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I’ve been doing a lot of keynote speaking of late on the topic of creating the perfect workday. I discuss things such as how to get focused work done in the age of digital distraction, how to free up time for innovation, how to best structure your day to remain energised throughout (even in the dreaded post-lunch dip), among other such things.

A question I almost always get asked is: “what is your advice around teams using Slack (or insert instant messaging software here)?” Isn’t Slack the communication tool of choice for creative teams? Well, according to recent research from Harvard Business School, it might not be so great after all.

Associate Professor Ethan Bernstein and his colleagues conducted a study to examine the optimal amount of team interaction to solve complex problems. They looked at teams where individual members worked in isolation, teams that constantly interacted (e.g. via Slack), and teams that interacted intermittently. All teams set out to solve the same problem so that the researchers could compare the quality of the solutions.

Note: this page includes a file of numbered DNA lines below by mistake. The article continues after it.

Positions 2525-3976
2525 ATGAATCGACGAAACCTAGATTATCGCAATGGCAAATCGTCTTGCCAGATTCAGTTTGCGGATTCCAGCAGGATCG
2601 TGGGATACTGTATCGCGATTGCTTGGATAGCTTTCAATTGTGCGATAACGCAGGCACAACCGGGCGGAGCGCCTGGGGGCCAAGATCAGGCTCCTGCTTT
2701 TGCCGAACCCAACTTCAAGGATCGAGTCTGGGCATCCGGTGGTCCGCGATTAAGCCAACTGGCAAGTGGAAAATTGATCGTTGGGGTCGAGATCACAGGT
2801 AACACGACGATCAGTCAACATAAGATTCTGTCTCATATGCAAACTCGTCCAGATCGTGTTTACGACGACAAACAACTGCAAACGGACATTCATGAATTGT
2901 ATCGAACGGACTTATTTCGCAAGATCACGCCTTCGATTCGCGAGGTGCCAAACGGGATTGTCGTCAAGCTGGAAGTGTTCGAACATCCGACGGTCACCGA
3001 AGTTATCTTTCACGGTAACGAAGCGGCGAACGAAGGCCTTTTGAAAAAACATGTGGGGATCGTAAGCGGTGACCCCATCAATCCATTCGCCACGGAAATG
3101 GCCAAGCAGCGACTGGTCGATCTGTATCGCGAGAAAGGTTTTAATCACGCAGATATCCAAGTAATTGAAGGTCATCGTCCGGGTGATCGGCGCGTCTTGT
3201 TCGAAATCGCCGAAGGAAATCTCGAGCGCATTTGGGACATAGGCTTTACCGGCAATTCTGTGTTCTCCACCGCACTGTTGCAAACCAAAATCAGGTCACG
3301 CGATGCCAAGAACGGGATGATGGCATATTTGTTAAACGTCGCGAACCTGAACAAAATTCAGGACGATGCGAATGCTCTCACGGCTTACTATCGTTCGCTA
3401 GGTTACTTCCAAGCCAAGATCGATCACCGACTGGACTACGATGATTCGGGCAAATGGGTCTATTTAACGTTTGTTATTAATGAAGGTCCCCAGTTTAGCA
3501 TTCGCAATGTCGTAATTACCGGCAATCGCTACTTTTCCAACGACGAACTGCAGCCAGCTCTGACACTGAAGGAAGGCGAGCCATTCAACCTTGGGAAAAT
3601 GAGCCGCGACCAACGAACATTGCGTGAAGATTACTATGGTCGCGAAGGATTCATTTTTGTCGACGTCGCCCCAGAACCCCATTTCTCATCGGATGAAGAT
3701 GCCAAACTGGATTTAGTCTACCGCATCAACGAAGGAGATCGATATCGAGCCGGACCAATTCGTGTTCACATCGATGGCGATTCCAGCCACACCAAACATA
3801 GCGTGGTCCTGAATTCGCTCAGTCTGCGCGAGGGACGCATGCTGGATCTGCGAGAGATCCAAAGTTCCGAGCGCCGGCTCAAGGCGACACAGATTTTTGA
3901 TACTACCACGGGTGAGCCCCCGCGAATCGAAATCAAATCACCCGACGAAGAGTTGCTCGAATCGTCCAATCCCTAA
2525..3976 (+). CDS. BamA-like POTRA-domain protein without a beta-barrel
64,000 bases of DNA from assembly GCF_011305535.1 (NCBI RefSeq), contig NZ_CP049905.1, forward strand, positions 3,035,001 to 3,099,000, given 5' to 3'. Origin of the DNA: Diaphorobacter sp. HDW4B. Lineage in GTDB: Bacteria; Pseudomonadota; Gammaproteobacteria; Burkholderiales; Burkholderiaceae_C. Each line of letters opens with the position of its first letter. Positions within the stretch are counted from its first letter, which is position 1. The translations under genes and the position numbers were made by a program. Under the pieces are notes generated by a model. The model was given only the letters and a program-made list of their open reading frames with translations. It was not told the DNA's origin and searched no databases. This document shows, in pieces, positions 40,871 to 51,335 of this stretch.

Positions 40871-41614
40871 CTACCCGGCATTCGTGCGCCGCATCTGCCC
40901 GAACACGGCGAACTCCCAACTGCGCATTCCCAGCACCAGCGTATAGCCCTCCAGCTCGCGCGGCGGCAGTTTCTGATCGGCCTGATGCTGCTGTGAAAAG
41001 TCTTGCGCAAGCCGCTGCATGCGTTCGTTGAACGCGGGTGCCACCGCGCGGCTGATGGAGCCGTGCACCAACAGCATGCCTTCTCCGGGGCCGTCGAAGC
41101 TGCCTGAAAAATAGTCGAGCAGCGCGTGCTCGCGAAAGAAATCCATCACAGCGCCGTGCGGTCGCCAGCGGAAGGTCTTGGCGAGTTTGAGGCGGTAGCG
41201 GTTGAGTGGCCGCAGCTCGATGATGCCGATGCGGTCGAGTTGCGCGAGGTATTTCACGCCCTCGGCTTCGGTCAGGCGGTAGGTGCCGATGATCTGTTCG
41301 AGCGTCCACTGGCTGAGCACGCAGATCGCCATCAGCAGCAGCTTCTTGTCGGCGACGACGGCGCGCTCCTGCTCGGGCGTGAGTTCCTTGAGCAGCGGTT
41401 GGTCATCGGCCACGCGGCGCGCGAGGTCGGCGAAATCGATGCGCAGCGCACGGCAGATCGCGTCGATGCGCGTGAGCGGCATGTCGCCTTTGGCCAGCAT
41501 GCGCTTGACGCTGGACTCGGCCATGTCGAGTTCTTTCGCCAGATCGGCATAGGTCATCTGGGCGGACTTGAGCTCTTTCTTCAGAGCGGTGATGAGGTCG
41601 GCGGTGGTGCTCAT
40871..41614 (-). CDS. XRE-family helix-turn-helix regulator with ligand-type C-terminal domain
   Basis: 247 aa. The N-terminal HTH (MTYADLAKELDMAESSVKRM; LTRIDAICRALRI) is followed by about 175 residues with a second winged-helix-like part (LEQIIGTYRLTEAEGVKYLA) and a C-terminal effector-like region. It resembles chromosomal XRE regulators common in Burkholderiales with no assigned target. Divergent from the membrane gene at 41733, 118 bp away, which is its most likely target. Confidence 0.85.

Bernstein and his colleagues found that groups whose members worked in isolation had the greatest amount of variance in the quality of their solutions. They produced some of the best ideas, but also some of the worst. In contrast, groups that communicated constantly had a high average quality across all their solutions but failed to produce any of the highest rated ones.

What really surprised the researchers is that the groups that interacted intermittently had the best of both worlds. These groups had a high average quality of their solutions – comparable to the groups that worked together constantly, but because they were interacting for only part of the time, they also had enough variation to produce some of the highest quality solutions compared to the other groups.

 

 

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